Comparative Literature

What is Comparative Literature?

Being part of traditional literary studies, Comparative Literature approaches the fundamental questions of literary theory, methodology, poetics and intertextuality. By its comparative approach, it covers the entirety of the formal, historical, thematic relations between works of different national literatures, periods, languages and cultural regions. Primarily, it focuses on the reception of World Literature, i.e. the similarities and differences, mutual influences and typological relationships between national literatures, national-literary schools, styles, schools of thought and a variety of correlations in content, motives, problems, types and eras in interdisciplinary and international perspectives. Students will additionally familiarize themselves with the theory and practice of literary translation.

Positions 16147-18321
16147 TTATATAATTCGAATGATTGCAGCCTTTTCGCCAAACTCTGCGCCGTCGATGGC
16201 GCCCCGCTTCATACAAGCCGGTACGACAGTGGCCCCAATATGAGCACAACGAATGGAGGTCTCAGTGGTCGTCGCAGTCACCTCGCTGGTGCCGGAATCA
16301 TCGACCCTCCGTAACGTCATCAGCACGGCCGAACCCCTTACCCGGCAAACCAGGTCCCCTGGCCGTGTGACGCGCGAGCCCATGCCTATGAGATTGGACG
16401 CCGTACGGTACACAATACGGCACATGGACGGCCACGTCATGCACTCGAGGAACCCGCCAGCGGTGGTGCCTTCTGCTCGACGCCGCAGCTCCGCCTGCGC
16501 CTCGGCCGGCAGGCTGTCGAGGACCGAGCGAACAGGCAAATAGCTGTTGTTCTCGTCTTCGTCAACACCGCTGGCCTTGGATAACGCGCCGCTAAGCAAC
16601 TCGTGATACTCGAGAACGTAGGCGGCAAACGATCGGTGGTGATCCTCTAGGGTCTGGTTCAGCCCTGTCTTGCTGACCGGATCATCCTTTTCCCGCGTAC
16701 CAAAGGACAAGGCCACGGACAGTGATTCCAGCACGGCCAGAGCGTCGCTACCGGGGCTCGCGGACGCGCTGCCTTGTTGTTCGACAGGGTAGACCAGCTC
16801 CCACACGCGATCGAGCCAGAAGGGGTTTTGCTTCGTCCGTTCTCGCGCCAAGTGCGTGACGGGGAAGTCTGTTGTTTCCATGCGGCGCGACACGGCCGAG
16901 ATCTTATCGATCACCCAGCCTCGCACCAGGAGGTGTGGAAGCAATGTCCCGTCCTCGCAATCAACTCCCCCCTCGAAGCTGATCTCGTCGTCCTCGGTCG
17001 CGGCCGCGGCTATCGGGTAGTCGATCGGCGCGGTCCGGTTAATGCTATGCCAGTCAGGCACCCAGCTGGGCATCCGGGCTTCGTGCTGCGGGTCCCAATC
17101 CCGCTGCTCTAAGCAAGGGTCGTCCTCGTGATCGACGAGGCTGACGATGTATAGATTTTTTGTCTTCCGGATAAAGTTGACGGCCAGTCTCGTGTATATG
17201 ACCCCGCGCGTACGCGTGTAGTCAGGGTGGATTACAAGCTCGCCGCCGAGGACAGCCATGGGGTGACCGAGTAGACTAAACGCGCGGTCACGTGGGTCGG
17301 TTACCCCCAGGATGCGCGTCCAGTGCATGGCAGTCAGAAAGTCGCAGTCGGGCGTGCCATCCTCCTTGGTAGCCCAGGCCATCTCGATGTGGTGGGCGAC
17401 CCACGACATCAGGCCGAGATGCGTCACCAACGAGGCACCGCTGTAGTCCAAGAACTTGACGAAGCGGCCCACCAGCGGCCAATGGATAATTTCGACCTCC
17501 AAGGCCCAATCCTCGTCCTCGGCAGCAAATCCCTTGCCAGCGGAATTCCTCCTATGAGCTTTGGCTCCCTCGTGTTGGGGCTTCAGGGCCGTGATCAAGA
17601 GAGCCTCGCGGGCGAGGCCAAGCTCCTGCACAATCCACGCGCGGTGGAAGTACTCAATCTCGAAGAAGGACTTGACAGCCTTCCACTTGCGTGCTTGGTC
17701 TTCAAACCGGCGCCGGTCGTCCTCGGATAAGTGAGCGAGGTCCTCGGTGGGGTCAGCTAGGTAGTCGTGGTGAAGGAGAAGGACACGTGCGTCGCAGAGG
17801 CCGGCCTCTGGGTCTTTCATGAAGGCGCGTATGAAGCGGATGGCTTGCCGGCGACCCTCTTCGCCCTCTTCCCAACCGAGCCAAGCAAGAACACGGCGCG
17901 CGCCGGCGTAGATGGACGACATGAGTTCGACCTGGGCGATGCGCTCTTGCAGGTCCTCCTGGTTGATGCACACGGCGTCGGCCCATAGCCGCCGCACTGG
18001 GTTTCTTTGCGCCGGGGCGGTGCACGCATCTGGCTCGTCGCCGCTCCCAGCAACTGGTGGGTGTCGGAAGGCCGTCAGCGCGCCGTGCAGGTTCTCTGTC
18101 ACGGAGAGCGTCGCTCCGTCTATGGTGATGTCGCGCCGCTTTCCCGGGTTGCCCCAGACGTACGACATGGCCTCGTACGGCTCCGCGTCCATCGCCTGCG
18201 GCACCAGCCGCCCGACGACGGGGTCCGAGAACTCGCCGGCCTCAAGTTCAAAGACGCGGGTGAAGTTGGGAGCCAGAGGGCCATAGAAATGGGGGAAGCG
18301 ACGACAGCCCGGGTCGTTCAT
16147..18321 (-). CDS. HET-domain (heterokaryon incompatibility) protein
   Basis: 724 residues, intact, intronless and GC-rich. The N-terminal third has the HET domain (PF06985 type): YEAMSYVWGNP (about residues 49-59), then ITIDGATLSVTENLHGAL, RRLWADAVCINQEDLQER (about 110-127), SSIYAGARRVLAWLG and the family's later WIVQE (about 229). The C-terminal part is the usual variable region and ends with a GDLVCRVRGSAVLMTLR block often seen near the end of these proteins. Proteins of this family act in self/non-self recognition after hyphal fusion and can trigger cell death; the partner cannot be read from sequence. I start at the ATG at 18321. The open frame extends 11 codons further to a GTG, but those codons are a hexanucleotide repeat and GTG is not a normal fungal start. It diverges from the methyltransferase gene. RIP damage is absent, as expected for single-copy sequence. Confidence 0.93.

As part of Comparative Art and Cultural Studies, Comparative Literature approaches questions of intermediality and the interdependence of literature and other arts as well as medial and cultural discourses.

Comparative Literature has a reciprocal and prolific exchange as well as a complementary relationship with the national philologies and the individual arts and art sciences. It affects the transitional and boundary areas of many individual subjects of literature, arts and cultural studies. It seizes their findings, questions and expands them. Likewise, the comparative perspective opens stimulating and innovative aspects for the study of national literatures and individual arts.